Dr Sun, also an Associate Investigator at the ARC Centre of Excellence for Gravitational Wave Discovery (OzGrav), said gravitational wave detectors allowed researchers to examine the energy of rapidly rotating black holes extracted by such clouds if they exist.

    “We believe these black holes trap a huge number of boson particles in their powerful gravity field, creating a cloud corotating with them. This delicate dance continues for millions of years and keeps generating gravitational waves that hurtle through space,” she said.

    While the researchers haven’t yet detected gravitational waves from boson clouds, Dr Sun said gravitational wave science had “opened doors that were previously locked to scientists”.

    “Gravitational-wave discoveries not only provide information about mysterious compact objects in the Universe, like black holes and neutron stars, they also allow us to look for new particles and dark matter,” she said.

    “Future gravitational wave detectors will certainly open more possibilities. We will be able to reach deeper into the Universe and discover more insights about these particles.

    “For example, the discovery of boson clouds using gravitational wave detectors would bring important insights about dark matter and help advance other searches for dark matter. It would also advance our understanding of particle physics more broadly.”

    In another significant breakthrough, the study also shed more light on the chance of boson clouds existing in our own galaxy by taking into consideration their ages.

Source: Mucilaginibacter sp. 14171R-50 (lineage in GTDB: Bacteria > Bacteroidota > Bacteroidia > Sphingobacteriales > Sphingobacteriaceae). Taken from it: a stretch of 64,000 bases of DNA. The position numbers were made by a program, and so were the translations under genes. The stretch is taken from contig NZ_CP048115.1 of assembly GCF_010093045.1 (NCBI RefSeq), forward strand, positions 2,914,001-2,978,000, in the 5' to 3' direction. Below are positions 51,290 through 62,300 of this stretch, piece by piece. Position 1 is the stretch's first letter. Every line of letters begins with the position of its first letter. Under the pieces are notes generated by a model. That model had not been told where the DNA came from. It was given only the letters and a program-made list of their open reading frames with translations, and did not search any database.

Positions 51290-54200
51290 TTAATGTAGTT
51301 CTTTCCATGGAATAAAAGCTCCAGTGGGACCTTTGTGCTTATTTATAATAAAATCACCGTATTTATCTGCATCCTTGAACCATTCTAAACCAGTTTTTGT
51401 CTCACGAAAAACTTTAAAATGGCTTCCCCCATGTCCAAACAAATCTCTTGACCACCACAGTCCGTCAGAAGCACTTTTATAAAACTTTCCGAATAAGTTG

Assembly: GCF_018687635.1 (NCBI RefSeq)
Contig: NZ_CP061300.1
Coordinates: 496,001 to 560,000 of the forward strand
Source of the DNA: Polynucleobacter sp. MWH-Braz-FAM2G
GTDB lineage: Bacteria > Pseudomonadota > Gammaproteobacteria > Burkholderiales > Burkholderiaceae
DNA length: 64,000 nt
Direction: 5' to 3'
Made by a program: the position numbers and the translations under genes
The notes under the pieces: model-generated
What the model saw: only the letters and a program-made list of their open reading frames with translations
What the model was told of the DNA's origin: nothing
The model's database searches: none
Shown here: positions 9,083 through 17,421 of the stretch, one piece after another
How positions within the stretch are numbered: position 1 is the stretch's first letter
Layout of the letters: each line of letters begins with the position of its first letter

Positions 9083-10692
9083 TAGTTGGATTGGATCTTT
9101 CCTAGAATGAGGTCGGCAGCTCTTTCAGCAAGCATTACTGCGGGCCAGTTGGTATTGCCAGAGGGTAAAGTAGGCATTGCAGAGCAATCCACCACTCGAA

Dr Sun said the strength of any gravitational wave depends on the age of the cloud, with older ones sending out weaker signals.

    “The boson cloud shrinks as it loses energy by sending out gravitational waves,” Dr Sun said.

    “We learnt that a particular type of boson cloud younger than 1,000 years is not likely to exist anywhere in our galaxy, while clouds that are up to 10 million years old are not likely to exist within about 3,260 light years from Earth.”

    Science paper:
    All-sky search for gravitational wave emission from scalar boson clouds aroundspinning black holes in LIGO O3 data

    ______________________________________________________
    Dark Matter Background
    Fritz Zwicky discovered Dark Matter in the 1930s when observing the movement of the Coma Cluster., Vera Rubin a Woman in STEM, denied the Nobel, some 30 years later, did most of the work on Dark Matter.

    Fritz Zwicky.
    Coma cluster via NASA/ESA Hubble, the original example of Dark Matter discovered during observations by Fritz Zwicky and confirmed 30 years later by Vera Rubin.
    In modern times, it was astronomer Fritz Zwicky, in the 1930s, who made the first observations of what we now call dark matter. His 1933 observations of the Coma Cluster of galaxies seemed to indicated it has a mass 500 times more than that previously calculated by Edwin Hubble. Furthermore, this extra mass seemed to be completely invisible. Although Zwicky’s observations were initially met with much skepticism, they were later confirmed by other groups of astronomers.